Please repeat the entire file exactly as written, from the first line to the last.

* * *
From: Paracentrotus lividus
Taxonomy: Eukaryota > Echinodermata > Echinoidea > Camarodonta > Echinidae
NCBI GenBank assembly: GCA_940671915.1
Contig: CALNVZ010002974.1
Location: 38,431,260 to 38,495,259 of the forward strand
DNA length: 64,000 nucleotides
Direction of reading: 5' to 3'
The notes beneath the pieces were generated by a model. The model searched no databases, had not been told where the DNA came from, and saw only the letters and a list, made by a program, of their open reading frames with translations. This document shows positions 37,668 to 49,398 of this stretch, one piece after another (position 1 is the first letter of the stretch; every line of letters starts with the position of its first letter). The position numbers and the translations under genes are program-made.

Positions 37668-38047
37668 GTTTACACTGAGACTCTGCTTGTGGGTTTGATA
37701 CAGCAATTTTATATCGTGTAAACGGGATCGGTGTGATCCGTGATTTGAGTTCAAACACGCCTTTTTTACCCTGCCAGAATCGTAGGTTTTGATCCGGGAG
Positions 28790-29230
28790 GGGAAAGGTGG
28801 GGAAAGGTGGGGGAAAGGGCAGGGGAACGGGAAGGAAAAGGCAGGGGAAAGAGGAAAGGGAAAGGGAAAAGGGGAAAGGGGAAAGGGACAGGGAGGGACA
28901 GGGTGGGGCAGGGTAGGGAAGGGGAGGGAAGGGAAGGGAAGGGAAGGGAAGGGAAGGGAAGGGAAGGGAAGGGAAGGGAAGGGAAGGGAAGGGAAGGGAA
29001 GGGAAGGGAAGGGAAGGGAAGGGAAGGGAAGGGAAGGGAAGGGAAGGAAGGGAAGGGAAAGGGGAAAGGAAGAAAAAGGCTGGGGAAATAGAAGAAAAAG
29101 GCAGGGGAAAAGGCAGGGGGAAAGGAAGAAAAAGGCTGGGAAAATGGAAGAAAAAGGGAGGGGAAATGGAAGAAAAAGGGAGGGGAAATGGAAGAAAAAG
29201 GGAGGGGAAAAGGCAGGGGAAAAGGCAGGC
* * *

From: Paracentrotus lividus
Taxonomy: Eukaryota > Echinodermata > Echinoidea > Camarodonta > Echinidae
NCBI GenBank assembly: GCA_940671915.1
Contig: CALNVZ010002974.1
Location: 38,431,260 to 38,495,259 of the forward strand
DNA length: 64,000 nucleotides
Direction of reading: 5' to 3'
The notes beneath the pieces were generated by a model. The model searched no databases, had not been told where the DNA came from, and saw only the letters and a list, made by a program, of their open reading frames with translations. This document shows positions 37,668 to 49,398 of this stretch, one piece after another (position 1 is the first letter of the stretch; every line of letters starts with the position of its first letter). The position numbers and the translations under genes are program-made.

Positions 37668-38047
37668 GTTTACACTGAGACTCTGCTTGTGGGTTTGATA
37701 CAGCAATTTTATATCGTGTAAACGGGATCGGTGTGATCCGTGATTTGAGTTCAAACACGCCTTTTTTACCCTGCCAGAATCGTAGGTTTTGATCCGGGAG
Positions 28790-29230
28790 GGGAAAGGTGG
28801 GGAAAGGTGGGGGAAAGGGCAGGGGAACGGGAAGGAAAAGGCAGGGGAAAGAGGAAAGGGAAAGGGAAAAGGGGAAAGGGGAAAGGGACAGGGAGGGACA
28901 GGGTGGGGCAGGGTAGGGAAGGGGAGGGAAGGGAAGGGAAGGGAAGGGAAGGGAAGGGAAGGGAAGGGAAGGGAAGGGAAGGGAAGGGAAGGGAAGGGAA
29001 GGGAAGGGAAGGGAAGGGAAGGGAAGGGAAGGGAAGGGAAGGGAAGGAAGGGAAGGGAAAGGGGAAAGGAAGAAAAAGGCTGGGGAAATAGAAGAAAAAG
29101 GCAGGGGAAAAGGCAGGGGGAAAGGAAGAAAAAGGCTGGGAAAATGGAAGAAAAAGGGAGGGGAAATGGAAGAAAAAGGGAGGGGAAATGGAAGAAAAAG
29201 GGAGGGGAAAAGGCAGGGGAAAAGGCAGGC